Also within a short walk, just past the manic Imam Khomeini Square, was the Golestan Palace complex. Golestan Palace was home to the profligate Qajar dynasty for over 200  years but some of the buildings in the complex (there are  about 20 palaces and buildings) are over 400 years old.  Like all palaces around the world, the Golestan Palace is a monument to the greed and excess of its royal inhabitants.

But back to the museums. The list of museums seems endless. It includes the National Museum of Iran, the Museum of the Islamic Era, the Malik National Museum and Library and the National Jewelry Museum. Then there is the Carpet Museum of Iran, the Glass and Ceramics Museum, the Tehran Museum of Contemporary Art and even a Post Office Museum. And there are many more museums scattered throughout the rest of Tehran.

As well as these traditional museums there are museums that show the darker side of Tehran’s history. The Iran Ebrat Museum is a truly gruesome reminder of the role that SAVAK,  the last Shah’s hated secret police, played in modern  Iranian politics by torturing political prisoners.  And of course there is the infamous “US Den of Espionage” – the basement of the former US embassy where the CIA planned and executed the 1953 coup that overthrew Mossadegh. But it is usually only open by special request.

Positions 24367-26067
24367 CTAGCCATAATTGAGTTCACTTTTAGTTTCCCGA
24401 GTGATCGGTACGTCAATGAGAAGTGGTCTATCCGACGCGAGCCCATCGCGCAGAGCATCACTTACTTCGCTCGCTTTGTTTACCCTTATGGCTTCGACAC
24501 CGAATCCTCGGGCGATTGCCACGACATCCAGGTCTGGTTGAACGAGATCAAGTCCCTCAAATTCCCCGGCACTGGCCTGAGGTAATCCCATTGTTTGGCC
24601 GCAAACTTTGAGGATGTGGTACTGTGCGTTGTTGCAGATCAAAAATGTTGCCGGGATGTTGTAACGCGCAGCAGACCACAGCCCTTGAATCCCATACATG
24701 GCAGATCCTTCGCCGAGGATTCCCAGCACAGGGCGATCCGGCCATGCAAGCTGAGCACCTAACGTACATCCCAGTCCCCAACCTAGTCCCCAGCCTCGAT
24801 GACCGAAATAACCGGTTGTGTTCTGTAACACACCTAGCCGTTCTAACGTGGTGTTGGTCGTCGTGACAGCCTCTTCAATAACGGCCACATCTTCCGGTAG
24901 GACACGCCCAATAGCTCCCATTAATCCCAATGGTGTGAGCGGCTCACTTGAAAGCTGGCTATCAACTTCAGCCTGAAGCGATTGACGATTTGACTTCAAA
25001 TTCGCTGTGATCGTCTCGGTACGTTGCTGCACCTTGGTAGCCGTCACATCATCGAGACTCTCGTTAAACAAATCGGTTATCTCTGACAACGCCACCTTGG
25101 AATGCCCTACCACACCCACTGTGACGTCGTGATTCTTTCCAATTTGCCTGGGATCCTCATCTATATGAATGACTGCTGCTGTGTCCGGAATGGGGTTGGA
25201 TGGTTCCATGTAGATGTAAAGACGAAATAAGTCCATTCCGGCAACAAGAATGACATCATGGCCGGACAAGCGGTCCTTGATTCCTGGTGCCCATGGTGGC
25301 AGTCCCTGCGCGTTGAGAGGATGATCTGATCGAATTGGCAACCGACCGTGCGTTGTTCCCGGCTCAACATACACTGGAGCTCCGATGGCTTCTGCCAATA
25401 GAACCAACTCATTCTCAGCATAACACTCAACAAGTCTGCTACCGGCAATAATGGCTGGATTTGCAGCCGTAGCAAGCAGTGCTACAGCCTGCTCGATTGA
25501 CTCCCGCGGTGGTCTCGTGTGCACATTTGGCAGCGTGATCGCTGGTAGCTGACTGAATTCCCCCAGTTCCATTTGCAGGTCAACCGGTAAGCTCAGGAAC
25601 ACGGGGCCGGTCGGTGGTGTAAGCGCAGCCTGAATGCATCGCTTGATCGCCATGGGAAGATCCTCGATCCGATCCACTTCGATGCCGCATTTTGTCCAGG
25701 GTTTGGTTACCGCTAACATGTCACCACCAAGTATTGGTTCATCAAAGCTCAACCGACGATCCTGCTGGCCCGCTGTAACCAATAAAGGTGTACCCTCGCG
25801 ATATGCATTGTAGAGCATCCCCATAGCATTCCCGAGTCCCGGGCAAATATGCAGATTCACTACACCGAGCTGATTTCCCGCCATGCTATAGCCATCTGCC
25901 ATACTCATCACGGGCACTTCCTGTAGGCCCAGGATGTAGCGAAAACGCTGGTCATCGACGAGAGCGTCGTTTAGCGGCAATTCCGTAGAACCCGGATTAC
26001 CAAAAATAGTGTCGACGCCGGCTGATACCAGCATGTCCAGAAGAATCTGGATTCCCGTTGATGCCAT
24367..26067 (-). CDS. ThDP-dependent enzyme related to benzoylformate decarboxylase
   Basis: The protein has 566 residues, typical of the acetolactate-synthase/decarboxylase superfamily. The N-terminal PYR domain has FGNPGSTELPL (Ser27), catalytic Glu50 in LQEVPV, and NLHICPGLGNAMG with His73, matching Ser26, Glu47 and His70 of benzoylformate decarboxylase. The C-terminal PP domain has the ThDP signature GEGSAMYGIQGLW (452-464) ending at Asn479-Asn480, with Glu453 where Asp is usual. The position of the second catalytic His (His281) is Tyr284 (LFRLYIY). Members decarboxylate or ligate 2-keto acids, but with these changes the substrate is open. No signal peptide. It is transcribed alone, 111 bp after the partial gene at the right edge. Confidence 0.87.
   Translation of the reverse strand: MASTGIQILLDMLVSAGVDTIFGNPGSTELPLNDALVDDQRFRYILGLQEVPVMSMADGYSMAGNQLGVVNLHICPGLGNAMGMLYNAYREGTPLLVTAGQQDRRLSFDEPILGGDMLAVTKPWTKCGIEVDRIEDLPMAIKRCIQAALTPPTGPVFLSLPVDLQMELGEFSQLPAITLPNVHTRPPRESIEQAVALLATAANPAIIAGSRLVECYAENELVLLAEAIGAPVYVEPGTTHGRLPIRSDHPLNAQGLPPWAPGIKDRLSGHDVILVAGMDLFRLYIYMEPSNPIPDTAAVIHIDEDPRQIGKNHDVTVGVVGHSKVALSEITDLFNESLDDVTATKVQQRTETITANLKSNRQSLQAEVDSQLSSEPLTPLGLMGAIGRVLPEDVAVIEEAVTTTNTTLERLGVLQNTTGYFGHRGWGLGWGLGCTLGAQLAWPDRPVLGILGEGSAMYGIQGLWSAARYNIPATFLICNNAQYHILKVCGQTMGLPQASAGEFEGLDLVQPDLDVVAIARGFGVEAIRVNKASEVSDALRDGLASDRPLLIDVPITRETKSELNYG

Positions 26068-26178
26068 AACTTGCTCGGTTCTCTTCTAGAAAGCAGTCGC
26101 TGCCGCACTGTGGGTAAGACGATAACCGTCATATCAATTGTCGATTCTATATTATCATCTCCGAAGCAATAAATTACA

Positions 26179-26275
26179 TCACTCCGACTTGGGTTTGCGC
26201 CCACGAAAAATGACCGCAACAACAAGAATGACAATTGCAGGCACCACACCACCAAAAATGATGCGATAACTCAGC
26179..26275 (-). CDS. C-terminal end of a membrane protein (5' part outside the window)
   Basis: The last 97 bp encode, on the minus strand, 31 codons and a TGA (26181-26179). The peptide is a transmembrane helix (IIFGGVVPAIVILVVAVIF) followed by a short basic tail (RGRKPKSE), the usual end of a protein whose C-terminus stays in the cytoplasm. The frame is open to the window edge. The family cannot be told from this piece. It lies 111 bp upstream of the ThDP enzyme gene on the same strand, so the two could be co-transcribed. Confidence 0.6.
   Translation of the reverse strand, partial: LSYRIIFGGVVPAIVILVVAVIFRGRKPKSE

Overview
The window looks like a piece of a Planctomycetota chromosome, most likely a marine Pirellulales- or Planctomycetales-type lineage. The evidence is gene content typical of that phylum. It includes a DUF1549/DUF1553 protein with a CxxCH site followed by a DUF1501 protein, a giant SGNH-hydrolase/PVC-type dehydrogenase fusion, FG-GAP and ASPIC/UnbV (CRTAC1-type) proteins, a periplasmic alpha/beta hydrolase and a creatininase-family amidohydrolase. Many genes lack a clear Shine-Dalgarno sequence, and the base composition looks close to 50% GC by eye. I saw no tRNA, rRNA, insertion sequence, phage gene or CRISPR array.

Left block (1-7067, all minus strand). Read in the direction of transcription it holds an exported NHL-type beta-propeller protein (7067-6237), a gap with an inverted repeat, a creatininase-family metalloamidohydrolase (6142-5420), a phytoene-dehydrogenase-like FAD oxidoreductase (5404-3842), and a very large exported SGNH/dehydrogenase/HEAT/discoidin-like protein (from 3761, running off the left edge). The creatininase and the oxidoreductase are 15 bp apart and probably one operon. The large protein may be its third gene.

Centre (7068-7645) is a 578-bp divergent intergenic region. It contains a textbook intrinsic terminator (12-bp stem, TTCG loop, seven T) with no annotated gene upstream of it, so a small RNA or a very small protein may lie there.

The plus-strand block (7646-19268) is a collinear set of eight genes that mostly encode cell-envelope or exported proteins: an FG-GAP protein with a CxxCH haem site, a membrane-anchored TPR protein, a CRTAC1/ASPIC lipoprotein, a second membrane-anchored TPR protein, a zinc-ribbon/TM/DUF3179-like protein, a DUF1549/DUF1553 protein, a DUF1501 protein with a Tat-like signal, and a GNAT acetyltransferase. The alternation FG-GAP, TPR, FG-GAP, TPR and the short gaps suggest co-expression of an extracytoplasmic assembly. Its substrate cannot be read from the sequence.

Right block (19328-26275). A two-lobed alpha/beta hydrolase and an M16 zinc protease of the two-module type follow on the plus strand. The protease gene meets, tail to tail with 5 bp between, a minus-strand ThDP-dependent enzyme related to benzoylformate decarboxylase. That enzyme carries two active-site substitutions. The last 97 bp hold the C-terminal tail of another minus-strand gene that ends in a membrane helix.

Traditional Qajar era artwork.

Traditional Qajar era artwork.

After spending the best part of my first day doing the rounds of some of the museums I headed back to the Ferdowsi. With daytime temperatures refusing to drop below 37-38C  I was happy to return to my little piece of air-conditioned Iran.

That evening, during dinner, I studied my fellow guests. I was the only western tourist amongst the hundred or so diners. The food at the Ferdowsi was always delicious and generous and everyone at the Ferdowsi was very courteous and friendly.

But I felt there was something missing.